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Anaphylaxis is a severe, life-threatening, generalised or systemic hypersensitivity reaction which is likely when both of the following criteria are met:
+/- Skin and/or mucosal changes (flushing, urticaria, angioedema) can also occur, but are absent in a significant proportion of cases.
NICE guidelines available here
For guidelines describing the management of urticaria and angioedema in the absence of systemic features see guidance for spontaneous urticaria and angioedema
Anaphylaxis is characterised by one or more of:
Advise patients to avoid potential triggers identified in the history pending further investigations.
Prescribe 4 self-injectable adrenaline devices (should have two on the patient at all times, and two at school) with appropriate training to patients with:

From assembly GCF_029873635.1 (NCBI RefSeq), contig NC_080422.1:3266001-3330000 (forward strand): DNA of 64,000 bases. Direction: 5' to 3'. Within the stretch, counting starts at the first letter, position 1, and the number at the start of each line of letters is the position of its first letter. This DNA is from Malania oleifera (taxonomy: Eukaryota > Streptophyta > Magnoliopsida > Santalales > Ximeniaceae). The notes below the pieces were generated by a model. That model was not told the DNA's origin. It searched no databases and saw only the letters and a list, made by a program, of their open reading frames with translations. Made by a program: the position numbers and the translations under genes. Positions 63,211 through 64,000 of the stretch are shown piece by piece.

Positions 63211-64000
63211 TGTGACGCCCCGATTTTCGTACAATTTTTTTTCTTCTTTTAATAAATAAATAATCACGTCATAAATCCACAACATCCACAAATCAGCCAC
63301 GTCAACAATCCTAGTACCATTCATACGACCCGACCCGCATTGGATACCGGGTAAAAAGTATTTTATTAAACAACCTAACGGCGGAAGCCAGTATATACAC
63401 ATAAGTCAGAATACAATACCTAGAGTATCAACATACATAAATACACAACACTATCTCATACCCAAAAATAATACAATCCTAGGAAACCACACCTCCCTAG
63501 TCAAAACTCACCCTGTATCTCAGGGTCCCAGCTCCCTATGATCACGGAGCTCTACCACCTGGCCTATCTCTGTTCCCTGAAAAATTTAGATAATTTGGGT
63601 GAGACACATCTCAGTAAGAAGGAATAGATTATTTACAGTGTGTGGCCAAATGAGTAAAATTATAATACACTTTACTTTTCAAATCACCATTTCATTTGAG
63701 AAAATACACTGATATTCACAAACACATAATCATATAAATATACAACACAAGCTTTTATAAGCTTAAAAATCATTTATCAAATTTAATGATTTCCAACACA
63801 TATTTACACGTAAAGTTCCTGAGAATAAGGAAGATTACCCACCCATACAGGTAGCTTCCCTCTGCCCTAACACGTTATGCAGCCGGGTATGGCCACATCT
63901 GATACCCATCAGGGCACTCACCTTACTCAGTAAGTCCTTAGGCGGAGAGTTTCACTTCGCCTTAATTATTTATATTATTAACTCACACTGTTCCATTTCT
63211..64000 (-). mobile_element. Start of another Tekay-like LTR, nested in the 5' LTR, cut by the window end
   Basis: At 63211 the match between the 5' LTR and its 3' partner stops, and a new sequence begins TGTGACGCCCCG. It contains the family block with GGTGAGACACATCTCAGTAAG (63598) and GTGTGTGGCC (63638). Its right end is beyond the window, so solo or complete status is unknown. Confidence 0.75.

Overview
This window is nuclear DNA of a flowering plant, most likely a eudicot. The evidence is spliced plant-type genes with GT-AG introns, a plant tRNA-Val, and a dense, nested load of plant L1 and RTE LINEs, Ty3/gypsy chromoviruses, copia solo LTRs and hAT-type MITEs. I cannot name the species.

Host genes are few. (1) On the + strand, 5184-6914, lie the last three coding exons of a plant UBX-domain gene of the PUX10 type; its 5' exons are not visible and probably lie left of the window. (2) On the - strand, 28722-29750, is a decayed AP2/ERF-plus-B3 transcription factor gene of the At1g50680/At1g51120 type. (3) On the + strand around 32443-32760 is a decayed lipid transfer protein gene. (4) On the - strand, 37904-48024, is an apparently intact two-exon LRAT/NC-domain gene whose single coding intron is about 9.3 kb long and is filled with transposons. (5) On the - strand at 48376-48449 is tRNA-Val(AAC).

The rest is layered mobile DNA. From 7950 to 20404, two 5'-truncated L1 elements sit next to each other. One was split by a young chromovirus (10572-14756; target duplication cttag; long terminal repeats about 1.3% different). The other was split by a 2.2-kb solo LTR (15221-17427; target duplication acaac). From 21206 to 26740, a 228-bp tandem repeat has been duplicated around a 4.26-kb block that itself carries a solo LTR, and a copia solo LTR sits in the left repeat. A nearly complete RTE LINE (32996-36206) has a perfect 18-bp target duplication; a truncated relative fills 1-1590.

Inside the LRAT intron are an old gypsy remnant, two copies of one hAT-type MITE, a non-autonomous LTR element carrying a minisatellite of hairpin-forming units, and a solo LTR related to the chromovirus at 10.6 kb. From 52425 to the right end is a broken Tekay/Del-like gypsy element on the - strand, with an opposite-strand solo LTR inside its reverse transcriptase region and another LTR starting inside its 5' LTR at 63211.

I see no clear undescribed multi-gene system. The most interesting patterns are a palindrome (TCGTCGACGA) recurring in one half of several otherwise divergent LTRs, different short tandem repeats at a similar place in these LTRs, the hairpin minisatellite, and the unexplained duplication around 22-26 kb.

All patients must have appropriate training in use of self-injectable adrenaline (links below to formulary choices) and provide a written and verbal emergency treatment plan for future anaphylactic reactions (see bsaci - Allergy Action plans for Children)
See Formulary section 3.4 Antihistamines, hyposensitisation, and allergic emergencies
e-Referral Service Selection
This guideline has been signed off by the Western Locality on behalf of NHS Devon CCG.
Publication date: January 2017